VATICAN CITY – Speakers invited to attend a Vatican-sponsored congress on the evolution debate will not include proponents of creationism and intelligent design, organizers said.
The Pontifical Council for Culture, Rome’s Pontifical Gregorian University and the University of Notre Dame in Indiana are organizing an international conference in Rome March 3-7 as one of a series of events marking the 150th anniversary of the publication of Charles Darwin’s “The Origin of Species.”
Jesuit Father Marc Leclerc, a philosophy professor at the Gregorian, told Catholic News Service Sept. 16 that organizers “wanted to create a conference that was strictly scientific” and that discussed rational philosophy and theology along with the latest scientific discoveries.
He said arguments “that cannot be critically defined as being science, or philosophy or theology did not seem feasible to include in a dialogue at this level and, therefore, for this reason we did not think to invite” supporters of creationism and intelligent design.
Father Leclerc was one of several organizers speaking at a Sept. 16 Vatican press conference about the congress, part of the culture council’s “Science, Technology and the Ontological Quest,” or STOQ project.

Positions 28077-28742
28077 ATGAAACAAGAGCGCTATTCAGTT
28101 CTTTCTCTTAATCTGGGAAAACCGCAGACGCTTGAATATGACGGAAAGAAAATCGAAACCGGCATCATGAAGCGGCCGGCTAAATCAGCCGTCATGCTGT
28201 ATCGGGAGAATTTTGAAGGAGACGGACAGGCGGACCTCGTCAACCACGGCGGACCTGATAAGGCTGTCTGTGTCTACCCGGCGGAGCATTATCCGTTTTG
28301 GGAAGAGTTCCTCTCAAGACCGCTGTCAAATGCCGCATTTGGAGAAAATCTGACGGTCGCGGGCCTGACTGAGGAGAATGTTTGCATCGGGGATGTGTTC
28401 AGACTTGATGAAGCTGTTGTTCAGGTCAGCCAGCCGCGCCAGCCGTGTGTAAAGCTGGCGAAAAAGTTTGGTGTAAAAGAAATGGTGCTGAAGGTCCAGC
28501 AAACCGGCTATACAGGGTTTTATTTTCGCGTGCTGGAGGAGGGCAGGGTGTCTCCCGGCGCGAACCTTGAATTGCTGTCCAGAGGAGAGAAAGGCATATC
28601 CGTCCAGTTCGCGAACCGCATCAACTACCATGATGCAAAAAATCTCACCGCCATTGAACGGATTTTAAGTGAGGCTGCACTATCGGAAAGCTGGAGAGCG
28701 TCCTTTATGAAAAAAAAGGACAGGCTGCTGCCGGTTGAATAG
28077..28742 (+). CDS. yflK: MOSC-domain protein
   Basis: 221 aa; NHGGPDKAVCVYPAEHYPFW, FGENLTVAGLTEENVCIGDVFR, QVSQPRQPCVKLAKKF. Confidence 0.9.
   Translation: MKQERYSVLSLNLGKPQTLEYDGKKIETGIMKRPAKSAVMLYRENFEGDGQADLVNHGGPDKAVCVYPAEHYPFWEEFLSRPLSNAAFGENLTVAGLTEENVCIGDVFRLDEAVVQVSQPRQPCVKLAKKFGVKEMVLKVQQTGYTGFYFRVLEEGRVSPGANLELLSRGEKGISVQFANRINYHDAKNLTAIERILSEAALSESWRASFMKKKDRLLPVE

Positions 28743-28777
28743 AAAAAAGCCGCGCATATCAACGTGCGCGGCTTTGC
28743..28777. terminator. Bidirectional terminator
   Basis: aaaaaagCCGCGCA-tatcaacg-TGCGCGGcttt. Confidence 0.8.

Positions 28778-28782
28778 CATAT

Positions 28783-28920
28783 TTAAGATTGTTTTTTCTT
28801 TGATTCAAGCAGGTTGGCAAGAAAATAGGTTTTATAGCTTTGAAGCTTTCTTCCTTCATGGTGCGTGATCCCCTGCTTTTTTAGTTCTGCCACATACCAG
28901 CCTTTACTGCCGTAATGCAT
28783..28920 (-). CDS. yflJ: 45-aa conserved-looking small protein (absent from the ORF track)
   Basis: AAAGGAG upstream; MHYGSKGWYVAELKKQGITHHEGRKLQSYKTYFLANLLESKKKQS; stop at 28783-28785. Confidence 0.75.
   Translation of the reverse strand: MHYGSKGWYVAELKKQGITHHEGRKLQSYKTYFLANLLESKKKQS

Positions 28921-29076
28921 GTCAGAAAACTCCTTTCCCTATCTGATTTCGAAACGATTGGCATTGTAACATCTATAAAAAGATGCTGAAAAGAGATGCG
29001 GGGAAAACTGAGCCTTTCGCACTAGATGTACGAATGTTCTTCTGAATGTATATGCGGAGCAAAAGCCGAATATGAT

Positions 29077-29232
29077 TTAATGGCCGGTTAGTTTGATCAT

Archbishop Gianfranco Ravasi, president of the Pontifical Council for Culture, said the other extreme of the evolution debate – proponents of an overly scientific conception of evolution and natural selection – also were not invited.
He reiterated that evolutionary theory “is not incompatible with the teachings of the Catholic Church or the Bible’s message.”
Gennaro Auletta, professor of philosophy at the Gregorian and head of the STOQ project, said organizers hope the encounter will help theologians and philosophers be “a bit more humble and learn to listen a bit more” to what science is unveiling about humanity and the world.
Mr. Auletta said Popes Pius XII, John Paul II and Benedict XVI have expressed “a fundamental interest” in the theory of biological evolution. However, the pontiffs’ hopes that Catholics would gain greater understanding of the issues has not yet materialized, he said.
Phillip Sloan, a professor at Notre Dame, told the press conference the evolution debate, “especially in the United States, has been taking place without a strong Catholic presence … and the discourse has suffered accordingly.”
While there has been Catholic commentary on the compatibility of faith and evolutionary theories, there is no definitive written source to which people can refer to learn the church’s position, he said.
Mr. Sloan said he hoped the March conference and other initiatives planned by Notre Dame and the Vatican would foster the development of “informed Catholic thought” on the subject.